As with all analyses of discharge data, our findings must be interpreted with the caveat that there may have been misattribution or inadvertent exclusion of ICD-9-CM codes pertinent to the study. Nonetheless, our estimated annual rates of varicella-related hospitalization were similar to those reported by authors who used different data sets.5–7,32
In the years 1993 through 1997, we observed year-to-year fluctuations in varicella-related hospitalization patterns consistent with annual variation in the incidence of varicella disease that has been reported previously in the United States and Europe.6,7,33–35 Although such fluctuations raise the question of whether VRHD rate declines from 1997 through 2001 might conceivably represent a persistent decline in natural disease incidence unrelated to immunization efforts, the magnitude of the observed effect and the timing concordant with rising immunization rates argue otherwise.
It was not possible to determine from the NIS data whether individuals had received varicella vaccine, so our analysis cannot provide a measure of vaccine efficacy. In addition, it is possible that the VRHD patterns in the states that participated in the NIS during the study period were different from the states that did not participate. Of note, state participation in HCUP databases is not based whatsoever on states' immunization efforts.
As with all cross-sectional rather than longitudinal data, we cannot definitively draw a causal link between national varicella vaccination efforts and decreased hospitalization rates and costs for severe varicella-related disease. Rather, we have described a strongly suggestive, time-specific association. It is possible that the use of antiviral medications such as acyclovir for treatment of primary varicella disease36 during the same time period may have contributed to declines in hospitalization rates. We are not aware of any published utilization data for antiviral varicella therapy that would permit the study of such a relationship. Moreover, other authors have observed declines in the incidence of varicella illness—which would not be affected by antiviral use—that correspond to rising community immunization rates7 and have linked these illness rate declines to decreases in hospitalization rates.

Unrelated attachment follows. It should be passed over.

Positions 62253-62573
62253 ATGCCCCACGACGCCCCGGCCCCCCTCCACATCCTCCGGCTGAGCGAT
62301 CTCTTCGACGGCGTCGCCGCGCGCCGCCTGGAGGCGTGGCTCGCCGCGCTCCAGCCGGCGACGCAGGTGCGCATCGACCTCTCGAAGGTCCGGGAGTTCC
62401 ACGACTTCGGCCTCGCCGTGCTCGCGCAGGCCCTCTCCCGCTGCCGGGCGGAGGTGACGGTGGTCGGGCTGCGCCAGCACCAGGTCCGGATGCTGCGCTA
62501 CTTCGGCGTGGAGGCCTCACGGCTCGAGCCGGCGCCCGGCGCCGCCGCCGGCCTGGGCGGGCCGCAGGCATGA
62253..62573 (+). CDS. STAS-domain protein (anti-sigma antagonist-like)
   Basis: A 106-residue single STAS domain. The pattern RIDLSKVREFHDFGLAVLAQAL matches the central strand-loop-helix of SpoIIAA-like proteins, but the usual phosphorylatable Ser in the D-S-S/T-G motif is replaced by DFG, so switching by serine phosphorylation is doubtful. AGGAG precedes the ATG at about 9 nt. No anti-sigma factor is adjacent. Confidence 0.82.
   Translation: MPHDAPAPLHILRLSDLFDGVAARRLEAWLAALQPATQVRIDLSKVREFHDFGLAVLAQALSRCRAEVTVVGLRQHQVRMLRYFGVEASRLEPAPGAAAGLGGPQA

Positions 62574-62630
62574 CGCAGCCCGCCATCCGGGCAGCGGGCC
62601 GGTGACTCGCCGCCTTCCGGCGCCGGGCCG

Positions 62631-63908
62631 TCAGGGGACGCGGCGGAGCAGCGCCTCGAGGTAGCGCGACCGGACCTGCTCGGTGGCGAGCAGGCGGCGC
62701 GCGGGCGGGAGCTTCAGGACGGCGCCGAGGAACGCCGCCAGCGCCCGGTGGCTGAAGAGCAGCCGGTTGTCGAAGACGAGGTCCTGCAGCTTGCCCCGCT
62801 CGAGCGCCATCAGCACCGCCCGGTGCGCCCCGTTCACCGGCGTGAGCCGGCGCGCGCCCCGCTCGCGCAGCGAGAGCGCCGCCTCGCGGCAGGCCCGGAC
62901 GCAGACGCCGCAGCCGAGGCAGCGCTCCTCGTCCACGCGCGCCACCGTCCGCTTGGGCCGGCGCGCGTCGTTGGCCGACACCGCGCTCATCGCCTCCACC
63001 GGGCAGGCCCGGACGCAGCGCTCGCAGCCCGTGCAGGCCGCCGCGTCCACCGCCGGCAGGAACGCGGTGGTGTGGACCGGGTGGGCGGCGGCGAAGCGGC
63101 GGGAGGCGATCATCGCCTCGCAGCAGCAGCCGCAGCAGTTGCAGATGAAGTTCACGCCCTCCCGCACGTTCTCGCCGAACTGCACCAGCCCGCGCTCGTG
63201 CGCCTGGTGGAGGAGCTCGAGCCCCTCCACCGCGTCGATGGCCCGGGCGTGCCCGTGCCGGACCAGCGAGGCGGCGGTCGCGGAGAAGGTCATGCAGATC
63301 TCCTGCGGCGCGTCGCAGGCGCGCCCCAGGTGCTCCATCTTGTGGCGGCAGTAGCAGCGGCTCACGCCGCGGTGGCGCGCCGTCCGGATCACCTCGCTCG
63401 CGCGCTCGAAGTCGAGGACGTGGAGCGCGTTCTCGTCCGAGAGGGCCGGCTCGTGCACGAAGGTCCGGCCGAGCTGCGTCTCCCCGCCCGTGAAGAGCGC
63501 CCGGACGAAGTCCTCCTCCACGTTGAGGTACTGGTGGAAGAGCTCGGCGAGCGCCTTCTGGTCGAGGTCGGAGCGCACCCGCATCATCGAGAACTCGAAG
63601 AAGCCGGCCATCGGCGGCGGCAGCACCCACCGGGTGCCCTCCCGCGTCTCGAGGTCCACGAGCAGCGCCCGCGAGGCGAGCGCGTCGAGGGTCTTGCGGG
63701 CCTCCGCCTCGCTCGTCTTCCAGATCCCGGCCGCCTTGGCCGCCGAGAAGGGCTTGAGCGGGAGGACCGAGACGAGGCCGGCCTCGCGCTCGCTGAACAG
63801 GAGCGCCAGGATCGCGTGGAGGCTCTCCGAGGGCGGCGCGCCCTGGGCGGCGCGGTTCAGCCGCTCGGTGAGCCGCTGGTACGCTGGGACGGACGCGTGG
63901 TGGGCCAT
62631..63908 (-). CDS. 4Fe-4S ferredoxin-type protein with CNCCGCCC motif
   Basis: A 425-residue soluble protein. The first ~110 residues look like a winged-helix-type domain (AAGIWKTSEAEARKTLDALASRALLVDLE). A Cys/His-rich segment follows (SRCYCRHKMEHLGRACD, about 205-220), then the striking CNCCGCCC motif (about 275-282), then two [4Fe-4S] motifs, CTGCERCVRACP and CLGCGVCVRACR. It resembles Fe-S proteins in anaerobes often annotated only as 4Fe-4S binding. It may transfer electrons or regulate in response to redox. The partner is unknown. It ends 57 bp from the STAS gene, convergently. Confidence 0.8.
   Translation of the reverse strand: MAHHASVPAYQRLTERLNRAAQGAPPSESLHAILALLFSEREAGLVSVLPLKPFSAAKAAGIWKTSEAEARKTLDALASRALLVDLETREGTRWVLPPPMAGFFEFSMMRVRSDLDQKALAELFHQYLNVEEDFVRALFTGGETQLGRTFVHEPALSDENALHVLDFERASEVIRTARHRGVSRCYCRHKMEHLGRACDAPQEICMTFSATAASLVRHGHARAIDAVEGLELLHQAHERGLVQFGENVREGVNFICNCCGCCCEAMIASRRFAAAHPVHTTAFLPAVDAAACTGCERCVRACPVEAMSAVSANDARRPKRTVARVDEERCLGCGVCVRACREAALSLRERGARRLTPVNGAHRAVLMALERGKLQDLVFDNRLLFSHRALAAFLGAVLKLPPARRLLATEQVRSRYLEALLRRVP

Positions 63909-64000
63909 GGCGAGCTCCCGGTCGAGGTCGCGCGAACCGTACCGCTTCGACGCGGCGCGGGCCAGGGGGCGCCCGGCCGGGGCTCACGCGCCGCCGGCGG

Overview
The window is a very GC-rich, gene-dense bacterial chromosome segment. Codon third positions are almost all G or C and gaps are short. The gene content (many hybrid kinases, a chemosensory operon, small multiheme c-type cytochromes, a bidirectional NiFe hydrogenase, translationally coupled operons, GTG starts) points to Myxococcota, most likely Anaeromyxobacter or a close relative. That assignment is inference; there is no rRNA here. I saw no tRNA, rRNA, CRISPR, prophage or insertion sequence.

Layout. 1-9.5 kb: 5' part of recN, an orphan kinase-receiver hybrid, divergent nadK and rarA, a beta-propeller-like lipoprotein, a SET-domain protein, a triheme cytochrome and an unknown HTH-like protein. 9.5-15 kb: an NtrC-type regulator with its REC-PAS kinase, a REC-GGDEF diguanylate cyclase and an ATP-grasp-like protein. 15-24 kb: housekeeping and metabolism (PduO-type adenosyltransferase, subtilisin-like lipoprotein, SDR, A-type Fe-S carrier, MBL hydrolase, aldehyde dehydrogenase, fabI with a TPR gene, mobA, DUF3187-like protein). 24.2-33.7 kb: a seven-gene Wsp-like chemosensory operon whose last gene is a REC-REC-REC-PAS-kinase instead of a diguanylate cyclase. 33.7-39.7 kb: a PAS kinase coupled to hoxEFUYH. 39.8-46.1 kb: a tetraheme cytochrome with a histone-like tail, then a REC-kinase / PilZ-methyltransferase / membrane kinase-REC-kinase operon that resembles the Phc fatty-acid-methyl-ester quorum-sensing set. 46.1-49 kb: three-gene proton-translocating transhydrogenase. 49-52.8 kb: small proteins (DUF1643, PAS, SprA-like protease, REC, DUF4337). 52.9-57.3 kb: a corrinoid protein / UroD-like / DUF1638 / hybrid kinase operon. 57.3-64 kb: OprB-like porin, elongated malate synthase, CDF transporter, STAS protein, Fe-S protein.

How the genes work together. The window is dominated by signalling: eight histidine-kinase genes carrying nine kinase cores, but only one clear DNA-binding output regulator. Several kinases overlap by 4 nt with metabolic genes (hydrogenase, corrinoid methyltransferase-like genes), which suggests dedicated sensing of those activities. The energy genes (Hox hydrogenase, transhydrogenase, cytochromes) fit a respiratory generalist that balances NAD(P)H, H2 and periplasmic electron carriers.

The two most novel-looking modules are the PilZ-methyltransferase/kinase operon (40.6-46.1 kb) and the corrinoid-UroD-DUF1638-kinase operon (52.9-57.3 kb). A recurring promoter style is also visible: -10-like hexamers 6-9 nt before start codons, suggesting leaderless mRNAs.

Providers and parents have worked together to vaccinate children against varicella, and rates of hospitalization for varicella-related illnesses have declined significantly for young children in the age group targeted for vaccination and for older children and adults as well. As immunization rates rise and stabilize among the youngest children in the future, vaccination of susceptible older children and adults will likely take on even greater importance because of the increased risk of morbidity and mortality among those individuals.
Ultimately, future health successes and economic benefits attributed to the childhood varicella immunization program in the United States shall be judged not only for their magnitude beyond what has been achieved to date but also in the breadth of their effects across different age groups, payers, and communities.
- ↵American Academy of Pediatrics. Recommendations for the use of live attenuated varicella vaccine. Pediatrics.1995;95 :791– 796
- ↵Halloran ME, Cochi SL, Lieu TA, Wharton M, Fehrs L. Theoretical epidemiologic and morbidity effects of routine varicella immunization of preschool children in the United States. Am J Epidemiol.1994;140 :81– 104